Opera in brief: “Giulio Cesare” at the Hong Kong Academy of Performing Arts

Giulio Cesare

While perhaps not immediately obvious, the appeal of George Frideric Handel’s Giulio Cesare as an Academy production becomes clear once the production is underway. The baroque opera (it dates from 1724) has a large number of principals—six have solos—and it allows the Academy to make full use of its talented counter-tenor Rambo So Ki-hin, who sang the title role. Anna Zhang, recently seen as Musetta in Opera Hong Kong’s La bohème, sang and acted an opening-night Cleopatra that was alternately headstrong and slinky.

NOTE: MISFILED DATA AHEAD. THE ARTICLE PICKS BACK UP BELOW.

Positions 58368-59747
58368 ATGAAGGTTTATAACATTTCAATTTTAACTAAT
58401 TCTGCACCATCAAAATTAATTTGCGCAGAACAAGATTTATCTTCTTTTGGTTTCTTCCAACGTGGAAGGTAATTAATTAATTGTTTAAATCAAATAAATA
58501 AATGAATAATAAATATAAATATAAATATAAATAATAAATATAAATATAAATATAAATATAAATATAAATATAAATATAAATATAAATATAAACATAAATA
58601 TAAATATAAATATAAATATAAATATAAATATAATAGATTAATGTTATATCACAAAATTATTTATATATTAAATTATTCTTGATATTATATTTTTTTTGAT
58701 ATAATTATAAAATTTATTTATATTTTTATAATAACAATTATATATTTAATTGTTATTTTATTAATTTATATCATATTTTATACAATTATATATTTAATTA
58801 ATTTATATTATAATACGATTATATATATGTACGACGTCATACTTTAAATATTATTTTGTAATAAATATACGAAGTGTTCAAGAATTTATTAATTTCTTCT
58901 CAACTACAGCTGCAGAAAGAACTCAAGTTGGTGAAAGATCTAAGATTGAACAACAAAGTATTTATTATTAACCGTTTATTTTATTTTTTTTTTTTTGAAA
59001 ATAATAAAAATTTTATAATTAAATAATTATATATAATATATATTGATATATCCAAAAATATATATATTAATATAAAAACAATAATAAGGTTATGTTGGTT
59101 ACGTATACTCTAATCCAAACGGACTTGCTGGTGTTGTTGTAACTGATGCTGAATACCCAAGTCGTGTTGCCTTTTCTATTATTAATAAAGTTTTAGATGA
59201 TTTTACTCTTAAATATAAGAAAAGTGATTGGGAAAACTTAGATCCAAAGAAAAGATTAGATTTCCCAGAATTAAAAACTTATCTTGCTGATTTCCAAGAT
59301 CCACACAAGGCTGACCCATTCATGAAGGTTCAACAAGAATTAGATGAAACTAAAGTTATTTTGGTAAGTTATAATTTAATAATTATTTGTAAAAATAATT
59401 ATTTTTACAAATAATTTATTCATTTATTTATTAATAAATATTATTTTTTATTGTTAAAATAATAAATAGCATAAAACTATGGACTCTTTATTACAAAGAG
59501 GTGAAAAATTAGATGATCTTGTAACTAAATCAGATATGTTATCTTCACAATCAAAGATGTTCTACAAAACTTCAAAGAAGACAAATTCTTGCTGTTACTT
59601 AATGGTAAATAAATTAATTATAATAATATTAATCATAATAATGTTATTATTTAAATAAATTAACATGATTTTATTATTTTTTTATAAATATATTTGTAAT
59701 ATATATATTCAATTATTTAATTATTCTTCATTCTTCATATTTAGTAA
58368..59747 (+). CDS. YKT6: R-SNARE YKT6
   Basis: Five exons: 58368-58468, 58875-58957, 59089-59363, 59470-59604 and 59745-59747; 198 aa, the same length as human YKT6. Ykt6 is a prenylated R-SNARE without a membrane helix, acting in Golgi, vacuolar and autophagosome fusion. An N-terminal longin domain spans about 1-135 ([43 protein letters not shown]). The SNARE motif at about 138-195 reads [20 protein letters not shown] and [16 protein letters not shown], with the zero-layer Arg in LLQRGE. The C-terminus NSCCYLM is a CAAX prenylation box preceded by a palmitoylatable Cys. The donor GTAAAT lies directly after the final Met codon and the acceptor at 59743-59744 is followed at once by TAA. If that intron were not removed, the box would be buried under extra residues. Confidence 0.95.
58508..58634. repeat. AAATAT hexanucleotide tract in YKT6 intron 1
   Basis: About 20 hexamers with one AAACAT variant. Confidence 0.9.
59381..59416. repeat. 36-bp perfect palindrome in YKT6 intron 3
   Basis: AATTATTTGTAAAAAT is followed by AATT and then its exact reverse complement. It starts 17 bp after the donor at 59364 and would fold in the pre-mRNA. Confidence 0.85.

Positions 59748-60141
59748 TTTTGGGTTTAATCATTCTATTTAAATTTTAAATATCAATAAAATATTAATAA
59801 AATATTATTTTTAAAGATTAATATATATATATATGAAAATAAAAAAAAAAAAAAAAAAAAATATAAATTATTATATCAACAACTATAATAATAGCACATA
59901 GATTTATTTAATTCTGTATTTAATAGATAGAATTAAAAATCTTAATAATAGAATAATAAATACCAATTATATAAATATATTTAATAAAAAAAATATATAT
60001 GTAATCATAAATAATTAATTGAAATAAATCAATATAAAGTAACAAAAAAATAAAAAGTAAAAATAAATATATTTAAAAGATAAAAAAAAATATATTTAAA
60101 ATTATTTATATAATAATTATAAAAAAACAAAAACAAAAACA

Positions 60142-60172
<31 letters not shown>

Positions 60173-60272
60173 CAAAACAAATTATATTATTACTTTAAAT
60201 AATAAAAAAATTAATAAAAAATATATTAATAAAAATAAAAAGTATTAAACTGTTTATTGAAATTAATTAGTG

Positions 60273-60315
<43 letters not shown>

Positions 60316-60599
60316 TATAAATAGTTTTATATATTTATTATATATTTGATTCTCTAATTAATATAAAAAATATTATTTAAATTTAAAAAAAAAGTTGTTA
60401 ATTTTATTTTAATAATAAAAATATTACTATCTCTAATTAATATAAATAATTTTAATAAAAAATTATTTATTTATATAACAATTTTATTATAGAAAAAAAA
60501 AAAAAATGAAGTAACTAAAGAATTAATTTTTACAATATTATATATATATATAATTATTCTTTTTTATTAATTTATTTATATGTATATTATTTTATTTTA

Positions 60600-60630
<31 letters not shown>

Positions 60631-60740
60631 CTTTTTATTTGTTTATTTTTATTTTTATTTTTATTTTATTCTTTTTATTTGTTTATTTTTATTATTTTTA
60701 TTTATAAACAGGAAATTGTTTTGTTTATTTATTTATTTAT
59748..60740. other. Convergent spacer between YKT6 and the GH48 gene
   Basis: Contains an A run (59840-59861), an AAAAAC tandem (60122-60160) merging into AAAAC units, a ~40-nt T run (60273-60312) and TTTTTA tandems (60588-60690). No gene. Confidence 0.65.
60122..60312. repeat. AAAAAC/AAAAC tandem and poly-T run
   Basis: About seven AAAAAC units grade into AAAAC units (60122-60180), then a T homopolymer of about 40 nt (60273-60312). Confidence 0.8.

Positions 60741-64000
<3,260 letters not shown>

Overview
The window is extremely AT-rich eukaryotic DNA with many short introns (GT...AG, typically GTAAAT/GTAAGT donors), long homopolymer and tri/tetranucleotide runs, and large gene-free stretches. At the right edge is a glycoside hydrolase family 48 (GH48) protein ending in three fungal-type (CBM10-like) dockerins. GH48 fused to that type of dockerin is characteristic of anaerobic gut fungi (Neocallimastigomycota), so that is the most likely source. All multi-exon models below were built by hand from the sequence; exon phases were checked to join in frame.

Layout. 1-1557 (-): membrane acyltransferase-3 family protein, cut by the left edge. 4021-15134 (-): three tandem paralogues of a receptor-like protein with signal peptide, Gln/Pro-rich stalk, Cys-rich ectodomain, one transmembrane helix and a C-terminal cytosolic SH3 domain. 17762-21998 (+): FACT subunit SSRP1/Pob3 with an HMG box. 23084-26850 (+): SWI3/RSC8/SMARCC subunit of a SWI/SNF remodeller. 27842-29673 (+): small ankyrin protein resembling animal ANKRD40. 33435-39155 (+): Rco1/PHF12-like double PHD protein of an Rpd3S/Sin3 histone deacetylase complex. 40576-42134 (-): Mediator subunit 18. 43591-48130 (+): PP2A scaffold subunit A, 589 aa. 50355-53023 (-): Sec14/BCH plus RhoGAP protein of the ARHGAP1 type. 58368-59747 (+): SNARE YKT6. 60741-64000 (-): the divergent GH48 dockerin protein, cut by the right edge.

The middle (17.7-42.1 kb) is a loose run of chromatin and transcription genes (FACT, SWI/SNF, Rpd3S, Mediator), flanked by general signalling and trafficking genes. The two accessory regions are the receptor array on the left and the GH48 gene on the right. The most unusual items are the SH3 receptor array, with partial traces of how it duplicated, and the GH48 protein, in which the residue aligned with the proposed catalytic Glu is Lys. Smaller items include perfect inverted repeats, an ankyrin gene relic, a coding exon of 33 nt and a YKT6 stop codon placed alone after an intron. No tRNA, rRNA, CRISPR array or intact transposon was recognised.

The opera was, perhaps wisely, performed in vaguely 21st-century dress: combat fatigues, military uniforms, sequined cocktail dresses, mobile phones deployed taking selfies. The clever staging had only the vaguest of Egyptian references, looking more like the lobby of a Cairo hotel than an Ptolemaic palace. Giulio Cesare isn’t normally thought of as a comedy, but certain sections were here played for laughs.

The story itself was largely left alone, however, without any immediately evident attempt to infer contemporary relevance. Some crept in, however, despite the visual resemblance to certain unsavoury characters of recent Middle Eastern history being presumably coincidental. The modern dress gave Cesare’s interference in Egypt’s political arrangements as well as the protestations of Cornelia, Pompeo’s widow, that she—as a Roman—couldn’t possible consider a relationship with an Egyptian, a distinctly colonial vibe.


Giulio Cesare runs at the APA through 31 March.

Peter Gordon is editor of the Asian Review of Books.